You can compute Functional Dispersion (FDis) using the fd_fdis() function by providing a trait dataset:

fd_fdis(traits_birds)
#>   site     FDis
#> 1   s1 133.3902

If you don’t provide a site-species matrix, fd_fdis() considers all species provided in the trait dataset present at equal abundances in the same site. You can also provide a site-species matrix to compute FDis at different sites:

fd_fdis(traits_birds, site_sp_birds)
#>        site      FDis
#> 1  elev_250 151.38851
#> 2  elev_500 153.79982
#> 3 elev_1000 161.57816
#> 4 elev_1500 144.30915
#> 5 elev_2000  76.69386
#> 6 elev_2500  78.44577
#> 7 elev_3000  88.25201
#> 8 elev_3500  68.29563

The computation of this function can be parallelized thanks to the future package. Refer to the parallelization vignette to get more information about how to do so.

Rao’s Quadratic Entropy (Q) - fd_raoq()

Rao’s Quadratic entropy assesses the multi-dimensional divergence in trait space (Rao 1982). It is the abundance-weighted variance of the trait dissimilarities between all species pairs.

You can compute Rao’s Quadratic entropy (Q) using the fd_raoq() function by providing a trait dataset:

fd_raoq(traits_birds)
#>   site        Q
#> 1   s1 170.0519

If you don’t provide a site-species matrix, fd_raoq() considers all species provided in the trait dataset present at equal abundances in the same site. You can also provide a site-species matrix to compute Q at different sites:

fd_raoq(traits_birds, site_sp_birds)
#>        site         Q
#> 1  elev_250 194.78095
#> 2  elev_500 197.08184
#> 3 elev_1000 200.52231
#> 4 elev_1500 178.24801
#> 5 elev_2000  97.32416
#> 6 elev_2500 102.22461
#> 7 elev_3000 113.22049
#> 8 elev_3500  87.04750

Because the computation of Rao’s quadratic entropy requires dissimilarities between all pair of species in the dataset, if you provide a trait dataset fd_raoq(), the function will compute the Euclidean distance between all pairs of species. If you wish to directly provide species dissimilarities, you can do so through the dist_matrix argument:

# Compute dissimilarity between species with the Manhattan distance
trait_dissim <- dist(traits_birds, method = "manhattan")

fd_raoq(dist_matrix = trait_dissim)
#>   site       Q
#> 1   s1 190.589

fd_raoq(sp_com = site_sp_birds, dist_matrix = as.matrix(trait_dissim))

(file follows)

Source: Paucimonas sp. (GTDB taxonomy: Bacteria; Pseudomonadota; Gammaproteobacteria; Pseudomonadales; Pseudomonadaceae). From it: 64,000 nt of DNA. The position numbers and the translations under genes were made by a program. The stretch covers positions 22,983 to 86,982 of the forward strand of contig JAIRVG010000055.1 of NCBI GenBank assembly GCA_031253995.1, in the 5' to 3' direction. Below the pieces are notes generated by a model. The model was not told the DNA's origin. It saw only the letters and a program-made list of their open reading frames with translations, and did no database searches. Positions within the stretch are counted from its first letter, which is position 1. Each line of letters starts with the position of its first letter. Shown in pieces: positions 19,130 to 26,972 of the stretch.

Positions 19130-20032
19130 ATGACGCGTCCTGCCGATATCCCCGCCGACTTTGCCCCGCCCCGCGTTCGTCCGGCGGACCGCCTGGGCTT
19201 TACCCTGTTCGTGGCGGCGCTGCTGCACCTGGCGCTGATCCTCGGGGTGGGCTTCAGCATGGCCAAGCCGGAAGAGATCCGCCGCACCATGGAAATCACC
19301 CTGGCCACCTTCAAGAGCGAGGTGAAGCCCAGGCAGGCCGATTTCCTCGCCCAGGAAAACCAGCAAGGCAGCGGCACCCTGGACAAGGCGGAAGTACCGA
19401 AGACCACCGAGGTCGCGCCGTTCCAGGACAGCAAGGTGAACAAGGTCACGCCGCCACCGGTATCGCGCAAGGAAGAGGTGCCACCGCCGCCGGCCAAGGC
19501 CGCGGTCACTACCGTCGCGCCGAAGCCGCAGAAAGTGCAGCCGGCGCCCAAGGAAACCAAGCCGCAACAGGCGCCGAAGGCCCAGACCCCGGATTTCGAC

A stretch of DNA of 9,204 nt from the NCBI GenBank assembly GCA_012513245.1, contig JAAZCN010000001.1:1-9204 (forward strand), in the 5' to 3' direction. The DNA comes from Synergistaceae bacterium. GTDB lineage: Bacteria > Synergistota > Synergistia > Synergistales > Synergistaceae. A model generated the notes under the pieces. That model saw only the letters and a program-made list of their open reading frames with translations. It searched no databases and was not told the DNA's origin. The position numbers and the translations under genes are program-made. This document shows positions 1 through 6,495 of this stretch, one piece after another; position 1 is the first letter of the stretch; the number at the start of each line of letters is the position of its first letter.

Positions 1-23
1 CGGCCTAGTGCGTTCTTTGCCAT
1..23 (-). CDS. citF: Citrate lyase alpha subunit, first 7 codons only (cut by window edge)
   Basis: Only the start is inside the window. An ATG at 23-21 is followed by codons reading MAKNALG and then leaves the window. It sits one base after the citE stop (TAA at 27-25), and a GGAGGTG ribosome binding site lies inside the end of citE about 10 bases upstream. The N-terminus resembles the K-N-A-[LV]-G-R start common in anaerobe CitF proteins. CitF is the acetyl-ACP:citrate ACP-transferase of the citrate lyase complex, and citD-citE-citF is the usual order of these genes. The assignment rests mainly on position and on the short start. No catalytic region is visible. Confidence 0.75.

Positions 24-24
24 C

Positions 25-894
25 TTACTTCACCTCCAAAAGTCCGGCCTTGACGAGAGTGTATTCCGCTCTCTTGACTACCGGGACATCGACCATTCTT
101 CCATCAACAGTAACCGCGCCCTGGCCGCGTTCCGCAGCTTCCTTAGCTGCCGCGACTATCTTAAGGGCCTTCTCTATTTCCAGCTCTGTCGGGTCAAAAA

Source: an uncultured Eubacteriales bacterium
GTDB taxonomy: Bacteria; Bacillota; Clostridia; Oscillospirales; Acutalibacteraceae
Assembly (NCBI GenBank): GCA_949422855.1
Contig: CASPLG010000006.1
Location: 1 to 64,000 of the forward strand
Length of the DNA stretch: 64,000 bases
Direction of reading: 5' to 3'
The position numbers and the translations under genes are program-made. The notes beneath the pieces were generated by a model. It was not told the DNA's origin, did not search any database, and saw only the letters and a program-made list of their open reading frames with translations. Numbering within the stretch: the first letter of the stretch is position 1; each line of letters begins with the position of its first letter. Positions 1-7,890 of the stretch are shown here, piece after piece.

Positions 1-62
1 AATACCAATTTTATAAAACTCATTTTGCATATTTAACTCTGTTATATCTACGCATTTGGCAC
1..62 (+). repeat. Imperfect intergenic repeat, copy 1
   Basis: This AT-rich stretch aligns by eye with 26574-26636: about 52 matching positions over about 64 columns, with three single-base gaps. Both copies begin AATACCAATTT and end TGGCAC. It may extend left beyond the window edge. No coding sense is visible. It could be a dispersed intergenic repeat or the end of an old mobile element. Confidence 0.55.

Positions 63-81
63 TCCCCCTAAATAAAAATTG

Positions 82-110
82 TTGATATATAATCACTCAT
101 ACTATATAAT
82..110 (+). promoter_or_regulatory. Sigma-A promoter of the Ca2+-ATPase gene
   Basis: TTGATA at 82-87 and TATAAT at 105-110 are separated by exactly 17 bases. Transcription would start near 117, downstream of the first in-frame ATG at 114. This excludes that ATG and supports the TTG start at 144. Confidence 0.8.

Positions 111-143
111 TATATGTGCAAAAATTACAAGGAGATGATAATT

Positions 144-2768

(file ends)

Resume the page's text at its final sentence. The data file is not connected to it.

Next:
#>        site        Q
#> 1  elev_250 218.3636
#> 2  elev_500 220.8257
#> 3 elev_1000 220.0048
#> 4 elev_1500 196.6785
#> 5 elev_2000 112.6211
#> 6 elev_2500 117.6497
#> 7 elev_3000 127.5911
#> 8 elev_3500 104.8981

NB: if you want to provide both a site-species matrix and a trait dissimilarity matrix please specify explicitly the arguments names.

Large site-species data / sparse matrices

Sparse matrices are memory efficient ways of storing matrix object that contains many zeros. fundiversity is fully compatible with sparse matrices through the Matrix package. They can be used to encode site-species information or distance matrices.

Provide Matrix objects as inputs of the indices function fundiversity, they will transparently use them for efficient computation.

# Convert site-species matrix to sparse matrix
sparse_site_sp <- Matrix::Matrix(site_sp_birds, sparse = TRUE)

fd_raoq(traits_birds, site_sp_birds)
#>        site         Q
#> 1  elev_250 194.78095
#> 2  elev_500 197.08184
#> 3 elev_1000 200.52231
#> 4 elev_1500 178.24801
#> 5 elev_2000  97.32416
#> 6 elev_2500 102.22461
#> 7 elev_3000 113.22049
#> 8 elev_3500  87.04750

Standardizing trait data

fundiversity does not perform any transformation on the input trait or dissimilarity data. In fd_raoq() if you provide only continuous trait data then the function will attempt computing Euclidean distance between the species.

In order to get comparable functional diversity indices you can standardize the trait data. One option would be to consider the scale() function to scale each continuous trait with a mean of zero and a standard deviation of one (z-score). Each trait will then have the same importance when computing functional diversity indices:

traits_birds_sc <- scale(traits_birds)
summary(traits_birds_sc)
#>  Bill.width..mm.   Bill.length..mm.    Kipp.s.index      Bodymass..g.
#>  Min.   :-1.1854   Min.   :-0.78608   Min.   :-1.8545   Min.   :-0.49301
#>  1st Qu.:-0.7330   1st Qu.:-0.52857   1st Qu.:-0.7432   1st Qu.:-0.44701
#>  Median :-0.2974   Median :-0.28257   Median :-0.2492   Median :-0.34440
#>  Mean   : 0.0000   Mean   : 0.00000   Mean   : 0.0000   Mean   : 0.00000
#>  3rd Qu.: 0.4157   3rd Qu.: 0.09482   3rd Qu.: 0.3682   3rd Qu.:-0.03999
#>  Max.   : 3.9738   Max.   : 7.20531   Max.   : 3.3317   Max.   : 5.79396

# Unscaled
fd_fric(traits_birds)
#>   site     FRic
#> 1   s1 230967.7

# Scaled
fd_fric(traits_birds_sc)
#>   site    FRic
#> 1   s1 88.9286

Another solution to make trait comparable is to scale them between 0 and 1 by scaling each trait by its maximum and minimum values:

min_values <- as.numeric(lapply(as.data.frame(traits_birds), min))
max_values <- as.numeric(lapply(as.data.frame(traits_birds), max))

traits_birds_minmax <- apply(traits_birds, 1, function(x) {
(x - min_values)/(max_values - min_values)
})
traits_birds_minmax <- t(traits_birds_minmax)
summary(traits_birds_minmax)